Creativity is the Vocation of Human Beings

Monday, July 27, 2015

Mid Summer.12 x 20, pastel-2

Midsummer, pastel, Jess Kilgore

Last night we watched Words and Pictures, a magnificent movie, and it posed the question, Which is more powerful? Words or pictures? Words, as embodied in the English teacher, or pictures, represented by the art teacher? Of course, the answer is that they are both powerful, and that art, whether written or painted, gives us a new way to see the world.

As writers, as artists, we are in the business of showing people a new way to see, a new way to think. We are in the business of changing the world. Just imagine how many thoughts, how many tomes and books and reflections have flowed from these seven words: In the beginning was the Word. Poetry or spiritual reflection not only gives us new ways of understanding but points to depths and levels beyond our understanding.

And I should add that creativity is not the exclusive province of artists and writers. Creativity, as my guru Hildegard says, is the innate vocation of human beings. We are all called to be in the process of creation, whether building a house, planting a garden, composing music or composing our lives.

I think of my work in therapy this way too. In psychotherapy we come into partnership with another person, opening ourselves to new words, new thoughts, new ways of seeing, and then working to forge and build and rebuild, creating and recreating our life each day.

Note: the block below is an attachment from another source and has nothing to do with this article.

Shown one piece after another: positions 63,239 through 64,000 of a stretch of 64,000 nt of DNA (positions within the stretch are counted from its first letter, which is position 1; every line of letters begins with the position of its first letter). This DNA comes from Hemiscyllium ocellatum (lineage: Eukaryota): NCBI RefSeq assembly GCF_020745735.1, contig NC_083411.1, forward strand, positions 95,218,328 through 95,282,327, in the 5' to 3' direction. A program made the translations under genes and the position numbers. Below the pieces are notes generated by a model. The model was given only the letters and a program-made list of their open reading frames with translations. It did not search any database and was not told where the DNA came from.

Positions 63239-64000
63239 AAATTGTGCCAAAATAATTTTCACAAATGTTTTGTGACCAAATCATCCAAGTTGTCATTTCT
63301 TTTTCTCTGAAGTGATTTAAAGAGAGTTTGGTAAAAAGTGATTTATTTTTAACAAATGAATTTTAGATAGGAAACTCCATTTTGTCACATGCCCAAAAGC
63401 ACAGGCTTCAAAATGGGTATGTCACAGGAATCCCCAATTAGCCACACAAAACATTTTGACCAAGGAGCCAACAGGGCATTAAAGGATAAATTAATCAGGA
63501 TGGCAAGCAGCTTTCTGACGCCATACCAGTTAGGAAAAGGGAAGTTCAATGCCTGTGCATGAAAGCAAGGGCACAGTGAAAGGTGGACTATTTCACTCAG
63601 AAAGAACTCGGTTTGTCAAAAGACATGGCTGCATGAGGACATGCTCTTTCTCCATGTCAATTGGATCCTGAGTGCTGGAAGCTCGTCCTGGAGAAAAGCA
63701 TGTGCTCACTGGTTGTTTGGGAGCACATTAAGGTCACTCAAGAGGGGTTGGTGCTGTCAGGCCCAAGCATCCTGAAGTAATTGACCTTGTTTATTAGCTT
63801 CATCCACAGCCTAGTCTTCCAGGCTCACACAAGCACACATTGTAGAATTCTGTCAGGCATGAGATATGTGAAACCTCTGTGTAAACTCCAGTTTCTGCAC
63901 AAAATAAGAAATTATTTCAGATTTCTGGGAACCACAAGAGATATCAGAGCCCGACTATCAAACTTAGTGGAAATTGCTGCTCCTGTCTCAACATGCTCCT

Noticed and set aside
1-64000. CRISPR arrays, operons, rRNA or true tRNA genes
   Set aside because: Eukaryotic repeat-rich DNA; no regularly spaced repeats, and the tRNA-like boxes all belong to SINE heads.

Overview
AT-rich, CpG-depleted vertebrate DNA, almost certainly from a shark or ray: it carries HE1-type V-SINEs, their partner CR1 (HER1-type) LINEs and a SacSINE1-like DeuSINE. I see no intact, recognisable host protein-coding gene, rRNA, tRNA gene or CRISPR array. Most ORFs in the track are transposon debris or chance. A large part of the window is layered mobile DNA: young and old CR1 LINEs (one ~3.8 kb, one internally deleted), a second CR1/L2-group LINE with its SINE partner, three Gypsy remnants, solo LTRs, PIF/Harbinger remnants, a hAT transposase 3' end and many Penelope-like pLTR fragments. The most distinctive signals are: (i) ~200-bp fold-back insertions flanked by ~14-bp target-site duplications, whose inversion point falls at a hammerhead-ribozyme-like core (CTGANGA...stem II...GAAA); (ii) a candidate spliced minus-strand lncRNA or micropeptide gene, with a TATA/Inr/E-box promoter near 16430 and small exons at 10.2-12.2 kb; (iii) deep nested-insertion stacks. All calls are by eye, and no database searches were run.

1 thought on “Creativity is the Vocation of Human Beings

  1. Nancy Wanderer

    Nancy, this is a wonderful reminiscence about Miss Hickman. Although I was, in fact, “the milkmaid,” which made me feel very unexotic (not a real word, I know, but a true description of me then and now), I also gained confidence in my writing from Miss Hickman. I went on to actually teach writing (legal writing, that is) as a law professor and write a book on legal writing, including a long section on grammar, punctuation, and usage. My son used the textbook Miss Hickman wrote in his junior high school English class in Waterville, Maine, quite a distance from Pittsburgh, Pennsylvania. Despite her unglamorous, but accurate, description of me, I also adored Miss Hickman and use what she taught me every day. I will never forget her saying that something I had written on the first paper I handed in to her was “gobbledegook.” I was mortified and have tried to avoid that mistake ever since. I wonder whether Miss Hickman knew what an effect she had on so many young minds. I hope so.

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